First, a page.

Traffic Monitoring Helps Anchorage Keep Pace

Freight Volume to Double by 2020

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Jeffrey Miller, Ph.D., is assistant professor in the Computer Systems Engineering department at the University of Alaska Anchorage.

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Posted: Wednesday, April 20, 2011 11:46 am | Updated: 4:58 pm, Thu May 15, 2014.

Wireless tracking devices - some smaller than a pager - are helping take a bite out of traffic delays in Anchorage, Alaska, where area drivers spend an estimated 182,000 hours per year traversing the city's three busiest intersections during the afternoon rush hour alone. The cost of that delay, according to transit officials, is $3.1 million.

Factor in the rising cost of fuel, a population growth rate that's one of the fastest in the nation, and an international port that expects freight volume to double by 2020, and ... well, you get the picture.

Things are only getting more challenging for the folks at Anchorage Metropolitan Area Transportation Solutions, a multiagency team that works together to plan and fund the transportation system in the Anchorage area.

Lately, AMATS is getting some help from the University of Alaska Anchorage School of Engineering, where Prof. Jeffrey Miller, Ph.D., is working on the latest high-tech gadgetry to tackle the growing traffic congestion problems in Anchorage and beyond. He and AMATS Freight Mobility Coordinator Teresa Brewer gave a presentation at the American Planning Association's National Planning Conference in Boston last week.

Miller said the UAA system provides more comprehensive real-time data than other low- and high-tech systems because those systems can only gather traffic data at discrete locations - single points along various routes.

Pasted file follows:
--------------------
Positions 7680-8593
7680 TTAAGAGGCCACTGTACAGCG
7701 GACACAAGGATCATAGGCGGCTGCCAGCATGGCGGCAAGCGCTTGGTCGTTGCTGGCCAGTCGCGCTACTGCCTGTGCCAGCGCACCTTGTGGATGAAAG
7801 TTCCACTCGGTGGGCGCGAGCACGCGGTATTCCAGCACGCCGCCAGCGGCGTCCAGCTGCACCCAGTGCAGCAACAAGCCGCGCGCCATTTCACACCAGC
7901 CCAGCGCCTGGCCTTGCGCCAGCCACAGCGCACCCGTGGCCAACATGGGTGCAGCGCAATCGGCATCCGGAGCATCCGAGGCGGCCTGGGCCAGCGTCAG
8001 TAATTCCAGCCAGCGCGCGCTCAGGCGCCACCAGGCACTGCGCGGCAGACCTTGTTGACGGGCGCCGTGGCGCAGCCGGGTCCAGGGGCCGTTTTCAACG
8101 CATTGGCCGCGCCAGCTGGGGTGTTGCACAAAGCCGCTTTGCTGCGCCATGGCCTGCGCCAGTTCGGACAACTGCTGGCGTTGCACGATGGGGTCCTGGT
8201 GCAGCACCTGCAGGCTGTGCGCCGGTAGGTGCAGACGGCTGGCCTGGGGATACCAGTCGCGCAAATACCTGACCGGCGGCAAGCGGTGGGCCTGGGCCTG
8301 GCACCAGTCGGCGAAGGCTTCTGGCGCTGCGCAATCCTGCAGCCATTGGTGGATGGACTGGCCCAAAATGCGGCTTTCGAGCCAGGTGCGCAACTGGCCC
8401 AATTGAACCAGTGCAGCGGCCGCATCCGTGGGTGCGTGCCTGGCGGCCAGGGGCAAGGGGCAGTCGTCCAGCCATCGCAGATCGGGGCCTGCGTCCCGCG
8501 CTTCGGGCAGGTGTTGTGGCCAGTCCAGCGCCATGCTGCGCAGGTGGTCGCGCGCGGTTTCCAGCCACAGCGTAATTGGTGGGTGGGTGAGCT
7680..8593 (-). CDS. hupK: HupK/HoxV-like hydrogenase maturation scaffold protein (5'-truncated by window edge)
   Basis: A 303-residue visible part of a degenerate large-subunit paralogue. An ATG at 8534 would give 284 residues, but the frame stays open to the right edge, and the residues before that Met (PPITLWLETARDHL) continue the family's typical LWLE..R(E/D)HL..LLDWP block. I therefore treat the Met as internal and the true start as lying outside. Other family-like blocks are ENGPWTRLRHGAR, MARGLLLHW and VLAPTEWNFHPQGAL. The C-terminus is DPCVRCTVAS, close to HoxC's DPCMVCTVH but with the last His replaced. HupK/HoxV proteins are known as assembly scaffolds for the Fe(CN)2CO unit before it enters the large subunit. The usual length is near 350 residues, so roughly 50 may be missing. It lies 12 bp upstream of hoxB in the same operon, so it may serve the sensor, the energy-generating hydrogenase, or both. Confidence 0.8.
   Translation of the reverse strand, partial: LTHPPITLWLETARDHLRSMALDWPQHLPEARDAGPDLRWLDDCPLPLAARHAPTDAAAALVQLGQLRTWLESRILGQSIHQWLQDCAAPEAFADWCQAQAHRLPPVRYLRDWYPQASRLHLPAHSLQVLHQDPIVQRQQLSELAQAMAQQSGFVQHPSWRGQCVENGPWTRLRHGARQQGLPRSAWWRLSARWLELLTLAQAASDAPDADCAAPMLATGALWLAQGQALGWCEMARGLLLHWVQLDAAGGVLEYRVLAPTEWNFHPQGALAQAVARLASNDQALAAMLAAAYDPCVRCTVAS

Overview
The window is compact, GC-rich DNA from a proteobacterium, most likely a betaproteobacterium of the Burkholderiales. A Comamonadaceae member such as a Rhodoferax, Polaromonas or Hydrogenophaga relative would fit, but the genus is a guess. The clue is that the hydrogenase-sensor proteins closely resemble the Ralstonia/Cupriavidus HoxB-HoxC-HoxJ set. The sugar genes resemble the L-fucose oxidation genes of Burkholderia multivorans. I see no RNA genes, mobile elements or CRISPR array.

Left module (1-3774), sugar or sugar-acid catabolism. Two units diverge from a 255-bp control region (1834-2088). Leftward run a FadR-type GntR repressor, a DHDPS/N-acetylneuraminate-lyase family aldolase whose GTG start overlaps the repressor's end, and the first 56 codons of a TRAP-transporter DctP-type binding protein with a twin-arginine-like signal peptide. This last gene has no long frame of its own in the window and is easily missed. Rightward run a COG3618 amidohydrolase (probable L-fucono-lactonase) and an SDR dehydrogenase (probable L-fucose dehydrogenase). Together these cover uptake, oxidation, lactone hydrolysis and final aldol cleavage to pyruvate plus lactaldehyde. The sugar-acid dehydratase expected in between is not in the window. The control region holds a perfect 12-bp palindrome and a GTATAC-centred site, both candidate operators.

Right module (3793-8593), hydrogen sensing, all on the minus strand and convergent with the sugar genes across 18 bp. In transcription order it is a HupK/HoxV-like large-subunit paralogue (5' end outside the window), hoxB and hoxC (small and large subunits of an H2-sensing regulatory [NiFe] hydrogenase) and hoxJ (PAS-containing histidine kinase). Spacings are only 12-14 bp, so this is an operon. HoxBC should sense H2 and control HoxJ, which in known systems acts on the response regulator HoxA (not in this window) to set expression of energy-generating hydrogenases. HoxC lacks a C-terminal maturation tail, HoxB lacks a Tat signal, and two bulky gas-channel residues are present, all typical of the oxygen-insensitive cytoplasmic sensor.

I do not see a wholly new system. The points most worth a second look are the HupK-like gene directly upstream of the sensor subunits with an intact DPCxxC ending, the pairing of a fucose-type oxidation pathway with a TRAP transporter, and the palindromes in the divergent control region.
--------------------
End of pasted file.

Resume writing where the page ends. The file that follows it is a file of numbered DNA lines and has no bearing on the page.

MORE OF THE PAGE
"Now we're at a point where we can also gather data in continuous flow using tracking technologies like GPS, reporting back through a central server over the cellular infrastructure, or some other wireless infrastructure," Miller said.

One of these methods uses a compact GPS tracking device that is plugged directly into a vehicle's Onboard Diagnostic (OBD) port and transmits data as the vehicle travels down the busiest freight routes in the AMATS area. ODB ports have been required on all vehicles manufactured in the U.S. since 1996. Through this port, the tracking device can access information about the vehicle's speed, fuel consumption and RPMs, among other data that varies depending on the vehicle make and model. That information, and the vehicle's exact location based on GPS, is transmitted across the wireless network at regular intervals.

"It sends the data back to a central computer farm, hosted at the university, where the data is aggregated to perform queries and ultimately provide the municipality with information about the flow of traffic," Miller said. Real-time data flows continuously to an online mapping system that color codes the routes depending on the level of traffic on any given segment.

While the Anchorage network is currently small - only 65 vehicles are equipped with tracking devices so far - the data provided is already paying dividends. Free and open-source, the UAA system is being used by other universities and departments of transportation around the world, Miller said.

One downside to the system is that each of the tracking devices requires a cell-phone data plan that costs about $16 per month. In the future, Miller hopes a less expensive wireless option emerges.

The tracking devices are installed on the vehicles of volunteers who travel regularly down the main arterials in the Anchorage area. These include "Share-A-Ride" carpool participants, delivery freight haulers and university students.

Miller said concerns about privacy have been addressed. The device reports its data with a unique identification number that is not associated with a particular vehicle. The location of the device is not exposed to the public as the online maps contain only an aggregation of data from numerous devices.